The evolving codification of teachers’ work: policy, politics and the consequences of pursuing quality control in Initial Teacher Education

Knight, Ben (2017) The evolving codification of teachers’ work: policy, politics and the consequences of pursuing quality control in Initial Teacher Education.

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Official URL: http://194.81.189.19/ojs/index.php/TEAN/article/vi...

Abstract

This paper documents the evolution of attempts to codify and standardise teachers’ work in England with particular attention to how this phenomenon has impacted the Initial Teacher Education (ITE) sector. In recent decades the teaching profession in the UK has undergone various iterations of competency criteria, culminating with the current policy, the Teachers’ Standards (TS) (DfE, 2011). Discussion focuses largely on the most rapid period in the evolution of competency-based approaches from 1997 to the present, analysing aspects of the political landscape which have precipitated this rise. Two key themes evident in, and precipitated by, the Teachers’ Standards policy initiative are discussed: i) the political necessity for a reductionist view of teaching and learning and ii), the centrality of the teacher. It concludes by imagining how, taking these themes into account, the policy could evolve to become more useful to both teachers and pupils.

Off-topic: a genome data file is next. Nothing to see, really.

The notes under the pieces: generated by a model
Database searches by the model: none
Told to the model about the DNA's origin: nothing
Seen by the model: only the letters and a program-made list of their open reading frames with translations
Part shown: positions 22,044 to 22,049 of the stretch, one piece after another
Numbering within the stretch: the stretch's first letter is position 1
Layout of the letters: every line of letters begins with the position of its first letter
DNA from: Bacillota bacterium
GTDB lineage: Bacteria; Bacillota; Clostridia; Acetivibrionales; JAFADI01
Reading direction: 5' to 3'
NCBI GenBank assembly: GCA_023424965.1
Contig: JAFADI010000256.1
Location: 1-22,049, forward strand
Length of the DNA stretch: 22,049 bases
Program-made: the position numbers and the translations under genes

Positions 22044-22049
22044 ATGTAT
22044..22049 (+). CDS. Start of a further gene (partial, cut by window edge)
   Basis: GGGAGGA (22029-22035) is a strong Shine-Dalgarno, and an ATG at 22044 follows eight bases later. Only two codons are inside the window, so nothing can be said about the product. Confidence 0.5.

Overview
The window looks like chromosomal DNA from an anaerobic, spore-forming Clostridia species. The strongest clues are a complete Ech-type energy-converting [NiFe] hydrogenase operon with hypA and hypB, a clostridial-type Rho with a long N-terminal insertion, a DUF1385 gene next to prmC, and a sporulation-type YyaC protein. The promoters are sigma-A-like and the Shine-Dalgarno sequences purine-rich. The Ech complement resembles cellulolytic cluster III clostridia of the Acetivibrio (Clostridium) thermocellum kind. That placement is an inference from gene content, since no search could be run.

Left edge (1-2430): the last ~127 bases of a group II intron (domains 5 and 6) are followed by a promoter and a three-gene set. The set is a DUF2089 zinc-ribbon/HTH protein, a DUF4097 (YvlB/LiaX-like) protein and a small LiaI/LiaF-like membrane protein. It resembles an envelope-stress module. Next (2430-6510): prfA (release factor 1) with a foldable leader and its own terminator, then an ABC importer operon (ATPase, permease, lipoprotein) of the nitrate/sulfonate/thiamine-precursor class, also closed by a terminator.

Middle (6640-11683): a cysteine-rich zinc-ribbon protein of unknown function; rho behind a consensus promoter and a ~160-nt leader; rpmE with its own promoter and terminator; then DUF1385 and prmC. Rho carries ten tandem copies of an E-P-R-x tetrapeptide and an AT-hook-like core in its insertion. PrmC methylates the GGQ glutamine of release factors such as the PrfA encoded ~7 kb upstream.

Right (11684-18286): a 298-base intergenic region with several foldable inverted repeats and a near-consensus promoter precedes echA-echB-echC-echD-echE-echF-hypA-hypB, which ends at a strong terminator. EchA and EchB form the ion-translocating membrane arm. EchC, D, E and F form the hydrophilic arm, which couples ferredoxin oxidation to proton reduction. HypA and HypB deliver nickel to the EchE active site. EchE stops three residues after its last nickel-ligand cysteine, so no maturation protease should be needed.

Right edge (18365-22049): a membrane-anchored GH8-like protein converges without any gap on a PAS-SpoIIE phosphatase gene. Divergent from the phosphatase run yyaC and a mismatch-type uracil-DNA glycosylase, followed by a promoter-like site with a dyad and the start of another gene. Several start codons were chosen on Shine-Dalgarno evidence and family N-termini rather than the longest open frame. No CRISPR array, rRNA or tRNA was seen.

Item Type: Article
Keywords: 370 Education & educational psychology (incl. teacher training & research), 371 Schools & their activities (incl. special education, teaching methods & study skills)
Members: University of Cumbria
Depositing User: ULCC Admin
Date Deposited: 24 Jan 2017 04:23
Last Modified: 24 Jan 2017 04:23
URI: http://collections.crest.ac.uk/id/eprint/14995

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